A VAST majority of chief financial officers (CFOs) expect Brexit to adversely affect the long-term business environment, according to a new survey.

The latest second-quarter CFO Survey from business group Deloitte shows 83% of CFOs expect the long-term business environment to deteriorate as a result of the UK leaving the EU – the highest reading since the referendum in June 2016.

Meanwhile, the percentage of CFOs who think now is a good time to take a greater risk on to their balance sheets has dropped to 4%, the lowest since the failure of Lehman Brothers in 2008.

Ian Stewart, chief economist at Deloitte, said Brexit was inhibiting corporate spending: “Events in the last three years, and recent news suggesting the economy shrank in the second quarter, have added to worries about the impact of Brexit.

“This is not solely a question of the long-term outlook. Brexit has not happened, but it is acting as a drag on corporate sentiment and spending. Almost two-thirds (62%) of CFOs expect to reduce hiring in the next three years as a result of Brexit and almost half (47%) expect to reduce capital spending, suggesting a cautious approach from businesses.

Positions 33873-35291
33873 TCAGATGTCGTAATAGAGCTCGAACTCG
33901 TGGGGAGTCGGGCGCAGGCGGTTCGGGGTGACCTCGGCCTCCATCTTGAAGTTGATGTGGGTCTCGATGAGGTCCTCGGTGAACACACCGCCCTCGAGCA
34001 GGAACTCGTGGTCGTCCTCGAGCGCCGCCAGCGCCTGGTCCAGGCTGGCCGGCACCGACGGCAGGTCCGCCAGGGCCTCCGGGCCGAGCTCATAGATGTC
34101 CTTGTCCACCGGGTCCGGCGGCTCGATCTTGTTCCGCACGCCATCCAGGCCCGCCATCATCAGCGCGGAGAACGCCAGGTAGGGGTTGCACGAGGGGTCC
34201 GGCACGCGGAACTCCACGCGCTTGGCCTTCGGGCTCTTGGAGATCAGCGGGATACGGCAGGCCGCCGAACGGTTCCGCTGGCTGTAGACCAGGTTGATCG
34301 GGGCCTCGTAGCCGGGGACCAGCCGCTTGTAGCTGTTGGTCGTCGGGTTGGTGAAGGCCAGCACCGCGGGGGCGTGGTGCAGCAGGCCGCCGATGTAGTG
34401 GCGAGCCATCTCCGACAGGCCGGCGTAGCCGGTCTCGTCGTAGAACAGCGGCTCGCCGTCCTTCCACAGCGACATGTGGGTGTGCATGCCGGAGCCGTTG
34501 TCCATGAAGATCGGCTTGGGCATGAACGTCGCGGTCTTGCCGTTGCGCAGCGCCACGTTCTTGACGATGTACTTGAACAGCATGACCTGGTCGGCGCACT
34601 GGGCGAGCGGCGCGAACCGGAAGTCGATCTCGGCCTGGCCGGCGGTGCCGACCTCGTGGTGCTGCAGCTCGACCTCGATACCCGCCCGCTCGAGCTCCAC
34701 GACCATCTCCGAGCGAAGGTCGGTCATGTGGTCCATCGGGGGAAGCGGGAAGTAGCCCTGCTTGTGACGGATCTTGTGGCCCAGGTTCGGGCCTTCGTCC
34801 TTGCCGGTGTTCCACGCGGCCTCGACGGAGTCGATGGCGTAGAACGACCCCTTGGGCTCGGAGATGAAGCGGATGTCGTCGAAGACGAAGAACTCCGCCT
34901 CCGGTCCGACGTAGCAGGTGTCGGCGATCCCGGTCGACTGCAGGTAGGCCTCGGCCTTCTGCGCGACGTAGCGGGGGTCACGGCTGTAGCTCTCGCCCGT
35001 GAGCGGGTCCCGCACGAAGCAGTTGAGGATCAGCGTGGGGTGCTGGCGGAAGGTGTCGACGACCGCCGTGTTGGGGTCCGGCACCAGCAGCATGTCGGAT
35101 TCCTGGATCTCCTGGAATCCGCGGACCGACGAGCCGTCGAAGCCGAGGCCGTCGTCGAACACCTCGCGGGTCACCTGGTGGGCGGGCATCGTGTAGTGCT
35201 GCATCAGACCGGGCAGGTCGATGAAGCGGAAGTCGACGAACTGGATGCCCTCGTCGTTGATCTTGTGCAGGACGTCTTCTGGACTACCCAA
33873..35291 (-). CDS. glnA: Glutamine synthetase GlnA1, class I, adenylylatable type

“Ironically, risk appetite in the corporate sector has slumped just as it has taken off in the equity market.

“Measures of financial market volatility have declined, even though a majority of CFOs rate uncertainty as being at high or very high levels.”

The survey said that while CFOs were battening down the hatches, investor confidence has surged, with the FTSE breaching 7600 in July.

“Equity valuations imply that investors believe central banks will save the day but the downbeat mood of UK CFOs suggests corporates are less sanguine,” said Stewart.

Richard Houston, senior partner and chief executive of Deloitte North and South Europe, added: “Companies are looking for more certainty around our country’s economic future, as they prepare themselves for a post-Brexit environment.”